DrMR: I’ve heard that. One of my colleagues, Sachin Patel, hosted a video with a meter like that, and he had his microwave going. He was in the next room, and he was still getting hit with it. Now whenever I use the microwave—I hardly ever do—I go into the next room. It’s pretty compelling evidence.
DrRB: That’s the thing. When they first came out with those microwaves, they said, “Only the broken ones leak.” Remember?
DrRB: When they first came out with microwave ovens, there was a concern about, “Well, what if they leak radiation?” The vendor said, “Oh, well, they don’t leak,” it’s only when they’re broken. But I’ve tested a dozen of them. They all leak. That’s, again, the technology and the vendors and the industry. They make up some of their own research.
DrMR: Yep. You definitely have to take the research with a grain of salt, especially if there’s a high chance of there being a bias. Absolutely.
DrRB: Right, right.
DrMR: Great. It’s nice to have that one device for people as a simple starting point. I’m going to get one and do a test in my bedroom. Now, follow-up question there. If someone didn’t want to go through the labors of painting their bedroom to insulate it, there are sheets and grounding devices. If someone got a sheet and then a bed liner or whatever, the sheet goes on the bed and then a sheet on top. So they have a layer above and a layer below of silver woven into the cotton.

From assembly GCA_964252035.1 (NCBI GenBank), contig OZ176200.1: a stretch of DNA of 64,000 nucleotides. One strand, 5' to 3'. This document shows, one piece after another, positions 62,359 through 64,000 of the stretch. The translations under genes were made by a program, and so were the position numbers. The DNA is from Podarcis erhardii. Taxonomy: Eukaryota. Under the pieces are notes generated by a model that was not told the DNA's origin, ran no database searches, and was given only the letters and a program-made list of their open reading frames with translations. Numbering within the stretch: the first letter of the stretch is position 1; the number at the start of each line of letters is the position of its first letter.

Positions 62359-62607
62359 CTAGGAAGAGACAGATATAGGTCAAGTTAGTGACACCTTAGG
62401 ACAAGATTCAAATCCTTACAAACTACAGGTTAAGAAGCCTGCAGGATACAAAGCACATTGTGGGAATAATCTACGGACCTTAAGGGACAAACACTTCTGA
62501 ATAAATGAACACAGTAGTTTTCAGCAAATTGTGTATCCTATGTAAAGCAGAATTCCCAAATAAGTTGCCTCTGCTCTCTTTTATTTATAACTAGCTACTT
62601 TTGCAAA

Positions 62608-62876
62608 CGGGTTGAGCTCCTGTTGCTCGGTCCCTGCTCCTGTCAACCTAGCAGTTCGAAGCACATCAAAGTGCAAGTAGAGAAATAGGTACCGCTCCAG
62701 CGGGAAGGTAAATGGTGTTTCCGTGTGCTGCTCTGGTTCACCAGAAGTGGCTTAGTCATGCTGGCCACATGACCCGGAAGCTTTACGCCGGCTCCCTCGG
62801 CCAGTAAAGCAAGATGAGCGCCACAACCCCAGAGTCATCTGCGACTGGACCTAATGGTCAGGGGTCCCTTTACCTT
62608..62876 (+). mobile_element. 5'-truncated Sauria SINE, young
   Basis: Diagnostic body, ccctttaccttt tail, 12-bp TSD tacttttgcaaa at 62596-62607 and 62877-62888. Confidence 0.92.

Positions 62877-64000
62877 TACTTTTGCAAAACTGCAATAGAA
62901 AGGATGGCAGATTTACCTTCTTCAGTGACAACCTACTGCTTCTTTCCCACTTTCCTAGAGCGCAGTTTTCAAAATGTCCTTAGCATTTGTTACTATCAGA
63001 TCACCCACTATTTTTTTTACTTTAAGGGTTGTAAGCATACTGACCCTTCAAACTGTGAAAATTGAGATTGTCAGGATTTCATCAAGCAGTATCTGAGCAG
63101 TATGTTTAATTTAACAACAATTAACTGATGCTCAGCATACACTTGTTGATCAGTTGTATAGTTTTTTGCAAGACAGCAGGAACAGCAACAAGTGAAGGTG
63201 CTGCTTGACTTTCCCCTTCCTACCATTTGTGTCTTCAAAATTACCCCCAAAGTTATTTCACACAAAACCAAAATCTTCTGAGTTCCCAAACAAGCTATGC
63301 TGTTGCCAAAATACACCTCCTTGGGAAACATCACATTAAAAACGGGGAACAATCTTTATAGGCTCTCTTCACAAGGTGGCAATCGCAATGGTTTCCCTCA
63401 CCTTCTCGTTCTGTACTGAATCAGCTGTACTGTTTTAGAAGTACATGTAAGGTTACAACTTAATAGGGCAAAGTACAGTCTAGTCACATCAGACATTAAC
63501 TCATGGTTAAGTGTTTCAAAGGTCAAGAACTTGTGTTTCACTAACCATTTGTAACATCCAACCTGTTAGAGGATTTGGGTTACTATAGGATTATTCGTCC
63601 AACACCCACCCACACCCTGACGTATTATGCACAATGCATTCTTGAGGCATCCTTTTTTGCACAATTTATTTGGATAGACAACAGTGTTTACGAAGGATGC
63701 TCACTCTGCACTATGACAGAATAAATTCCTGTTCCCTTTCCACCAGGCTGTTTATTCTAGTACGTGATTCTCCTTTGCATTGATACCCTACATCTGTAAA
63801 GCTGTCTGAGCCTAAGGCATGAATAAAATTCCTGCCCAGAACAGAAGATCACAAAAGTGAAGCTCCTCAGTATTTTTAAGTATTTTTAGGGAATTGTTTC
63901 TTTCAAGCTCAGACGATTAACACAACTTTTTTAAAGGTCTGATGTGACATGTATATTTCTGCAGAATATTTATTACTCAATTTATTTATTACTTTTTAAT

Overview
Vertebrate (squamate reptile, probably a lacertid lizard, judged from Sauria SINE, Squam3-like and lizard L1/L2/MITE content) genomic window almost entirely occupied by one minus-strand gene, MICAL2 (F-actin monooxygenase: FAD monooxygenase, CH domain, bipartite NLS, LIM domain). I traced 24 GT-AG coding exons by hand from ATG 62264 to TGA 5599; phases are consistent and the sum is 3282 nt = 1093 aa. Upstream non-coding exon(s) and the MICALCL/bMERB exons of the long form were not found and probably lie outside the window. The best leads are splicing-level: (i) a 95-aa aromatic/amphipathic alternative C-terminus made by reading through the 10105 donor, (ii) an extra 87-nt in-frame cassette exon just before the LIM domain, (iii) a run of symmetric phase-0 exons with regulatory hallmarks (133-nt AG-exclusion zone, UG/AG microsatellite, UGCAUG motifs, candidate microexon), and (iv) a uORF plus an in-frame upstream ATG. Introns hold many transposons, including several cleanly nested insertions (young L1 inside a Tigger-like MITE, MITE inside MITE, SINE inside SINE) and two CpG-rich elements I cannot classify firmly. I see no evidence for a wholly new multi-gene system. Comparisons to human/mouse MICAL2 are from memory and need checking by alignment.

Is that going to be a decent strategy for people who can’t control their environment and paint with these special paints and such?
DrRB: The thing that concerns me is the head, which is where the pineal gland is. Again, if your head’s being exposed to EMF while you’re sleeping, then you’re not going to produce the melatonin you should be.
DrMR: Yeah, you’re missing the most important part. Yeah, that’s a good point. I’m sure one of these companies makes a beanie…
DrRB: That could help, yeah.